Virtual fans may fill the stands as live sports return from COVID-19
As live sports look to return from their COVID-19-imposed suspensions, teams, leagues and broadcasters are asking what precautions they need to take to stay safe, and what innovations they can deploy to continue to entertain fans who found themselves robbed of their favorite pastimes. In the last two months, we’ve seen different leagues take different approaches to resuming, all of which are defined by the unique demands of the individual sport and the creativity of the onsite and remote production teams behind the scenes. Still, despite the diversity of strategies, there’s on constant for all the teams looking to return, one that was considered inevitable since the first conversations started: no fans.
Virtual fans putting the ‘AR’ in ‘arena’
Although there was an established consensus among both fans and leagues that, when live sports came back, the bleachers would have to remain empty for some time, it’s likely that many underestimated the impact this could have on the viewing experience. When Germany’s Bundesliga football association resumed play on May 16, one of the main complaints from otherwise enthusiastic viewers was that there was something strange about seeing a sport, so long defined by its passionate, no-holds-barred fanbase played on a pitch with completely empty stands.
From the get-go, media organizations began to discuss how this could be remedied. OZ Sports, an Icelandic sports technology firm, quickly came forward with an AR solution known as OZ Arena, which could add digital fans to a stadium, complete with crowd sourced audio. OZ Arena could be deployed at a broadcasting facility, an Outside Broadcasting (OB) truck, or at the stadium directly. Functioning as something of a post-production effect it would give viewers the sense that those bleachers were as packed as ever, bringing back the rush of the live sports experience. Considering the amount of content, graphics, and effects live sports production teams transfer and handle over the course of a given game or event, this solution could be incredibly viable.
Your favorite team has invited you to a Zoom call
Another option, which was just recently put into practice during a Danish Superliga match on May 25 takes a slightly more analogue approach. In this case, giant monitors allowed fans to video call into the game, cheering their favorite players on through the screen. As reported by Red Shark, while the technology doesn’t fully eliminate the “silliness” that aroused skepticism around AR fans, the fact that the screen technology feels more concrete (and actually encourages interaction from viewers) could go a long way. It’s even been reported that fans can choose a section of the stands to appear in, resuming their favorite seats from a distance while the clubs monitor activity to ensure that no one gets too rowdy in full view.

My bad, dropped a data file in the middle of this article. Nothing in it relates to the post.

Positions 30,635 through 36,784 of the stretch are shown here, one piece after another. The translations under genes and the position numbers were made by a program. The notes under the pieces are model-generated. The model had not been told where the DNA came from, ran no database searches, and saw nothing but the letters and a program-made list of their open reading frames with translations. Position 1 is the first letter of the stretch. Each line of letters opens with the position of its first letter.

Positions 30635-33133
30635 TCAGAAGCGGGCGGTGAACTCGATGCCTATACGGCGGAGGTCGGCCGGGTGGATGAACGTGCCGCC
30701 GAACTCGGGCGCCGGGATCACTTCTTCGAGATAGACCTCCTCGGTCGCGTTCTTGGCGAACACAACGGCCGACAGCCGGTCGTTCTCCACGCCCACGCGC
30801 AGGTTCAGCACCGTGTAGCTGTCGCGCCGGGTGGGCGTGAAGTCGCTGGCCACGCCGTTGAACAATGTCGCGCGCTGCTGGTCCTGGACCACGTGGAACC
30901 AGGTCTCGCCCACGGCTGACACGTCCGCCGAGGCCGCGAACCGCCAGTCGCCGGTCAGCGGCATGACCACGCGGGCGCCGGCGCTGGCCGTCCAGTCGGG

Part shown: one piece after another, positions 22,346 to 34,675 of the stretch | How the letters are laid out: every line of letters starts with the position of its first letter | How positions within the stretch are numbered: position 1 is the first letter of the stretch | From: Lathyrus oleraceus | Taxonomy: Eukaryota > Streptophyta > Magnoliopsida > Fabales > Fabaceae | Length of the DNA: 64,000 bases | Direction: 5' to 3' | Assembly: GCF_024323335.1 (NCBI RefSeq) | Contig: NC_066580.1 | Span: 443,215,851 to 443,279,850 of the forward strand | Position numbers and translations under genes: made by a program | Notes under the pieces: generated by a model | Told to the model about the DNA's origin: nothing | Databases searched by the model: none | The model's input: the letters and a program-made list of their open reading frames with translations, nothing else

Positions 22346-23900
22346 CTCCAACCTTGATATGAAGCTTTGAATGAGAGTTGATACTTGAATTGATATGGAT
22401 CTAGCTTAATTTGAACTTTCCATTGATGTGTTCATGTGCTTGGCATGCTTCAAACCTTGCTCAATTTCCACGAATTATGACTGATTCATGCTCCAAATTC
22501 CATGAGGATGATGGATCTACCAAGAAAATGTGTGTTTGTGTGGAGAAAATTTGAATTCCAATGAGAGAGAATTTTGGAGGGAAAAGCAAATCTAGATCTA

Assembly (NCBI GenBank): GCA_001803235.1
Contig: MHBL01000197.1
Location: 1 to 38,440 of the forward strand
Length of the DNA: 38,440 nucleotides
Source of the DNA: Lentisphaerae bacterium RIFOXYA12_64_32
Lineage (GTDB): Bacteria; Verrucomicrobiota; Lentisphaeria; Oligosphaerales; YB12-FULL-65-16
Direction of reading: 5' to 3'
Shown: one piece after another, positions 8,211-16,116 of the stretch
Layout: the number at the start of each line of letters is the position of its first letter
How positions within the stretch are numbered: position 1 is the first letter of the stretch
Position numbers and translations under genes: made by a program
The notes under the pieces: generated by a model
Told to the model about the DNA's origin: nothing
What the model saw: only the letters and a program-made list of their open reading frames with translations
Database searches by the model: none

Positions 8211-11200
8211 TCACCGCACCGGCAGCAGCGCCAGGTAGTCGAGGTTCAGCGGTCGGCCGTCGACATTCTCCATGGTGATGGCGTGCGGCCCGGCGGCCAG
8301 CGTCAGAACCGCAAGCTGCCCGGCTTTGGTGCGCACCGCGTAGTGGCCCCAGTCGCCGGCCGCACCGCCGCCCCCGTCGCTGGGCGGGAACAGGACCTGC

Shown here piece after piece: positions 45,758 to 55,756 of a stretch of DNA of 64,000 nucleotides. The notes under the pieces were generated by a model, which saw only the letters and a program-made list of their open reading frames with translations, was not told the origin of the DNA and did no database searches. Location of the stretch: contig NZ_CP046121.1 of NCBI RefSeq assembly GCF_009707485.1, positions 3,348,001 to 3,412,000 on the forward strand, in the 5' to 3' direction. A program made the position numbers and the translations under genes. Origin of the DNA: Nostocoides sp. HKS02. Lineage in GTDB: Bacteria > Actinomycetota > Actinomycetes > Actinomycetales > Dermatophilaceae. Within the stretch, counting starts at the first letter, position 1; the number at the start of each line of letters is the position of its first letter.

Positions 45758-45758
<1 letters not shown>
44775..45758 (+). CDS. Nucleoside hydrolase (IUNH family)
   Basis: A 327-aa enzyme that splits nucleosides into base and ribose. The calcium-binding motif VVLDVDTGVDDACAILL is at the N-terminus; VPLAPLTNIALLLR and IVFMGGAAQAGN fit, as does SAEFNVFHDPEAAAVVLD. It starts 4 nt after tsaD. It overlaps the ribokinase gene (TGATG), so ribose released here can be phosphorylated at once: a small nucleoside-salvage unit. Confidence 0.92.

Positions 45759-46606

Much like with OZ Sports’ virtual fans, this strategy seems quite manageable for live production teams, and might even offer them an interesting opportunity. Considering how heavily the most recent NFL Draft used video conferencing technology to connect fans with draft picks, coaches, star players, and more, access to video communication with enthusiastic fans could help broadcasters fill in some of the gaps that might arise during the early days of transition.
Making live sports feel alive again
The strictures of social distancing and the pressure COVID-19 placed on M&E has caused a fair amount of stress, but also demonstrated the creativity and innovation that define our industry. With AR/VR developers looking for new ways to bring the outside world to those at home, film studios discussing new onsite and remote production models, and flexible capabilities transforming how broadcasters think about their craft, the full potential of every member of the media landscape has been on full display.
As live sports begin to resume and leagues and production teams work to navigate hurdles both small and large, that innovative spirit is more valuable than ever. It’s helped keep players, administrators, and broadcasters safe so that leagues and their partners can help bring the game back to the fans.
With the right technology and strategy, we can also bring the fans back to game.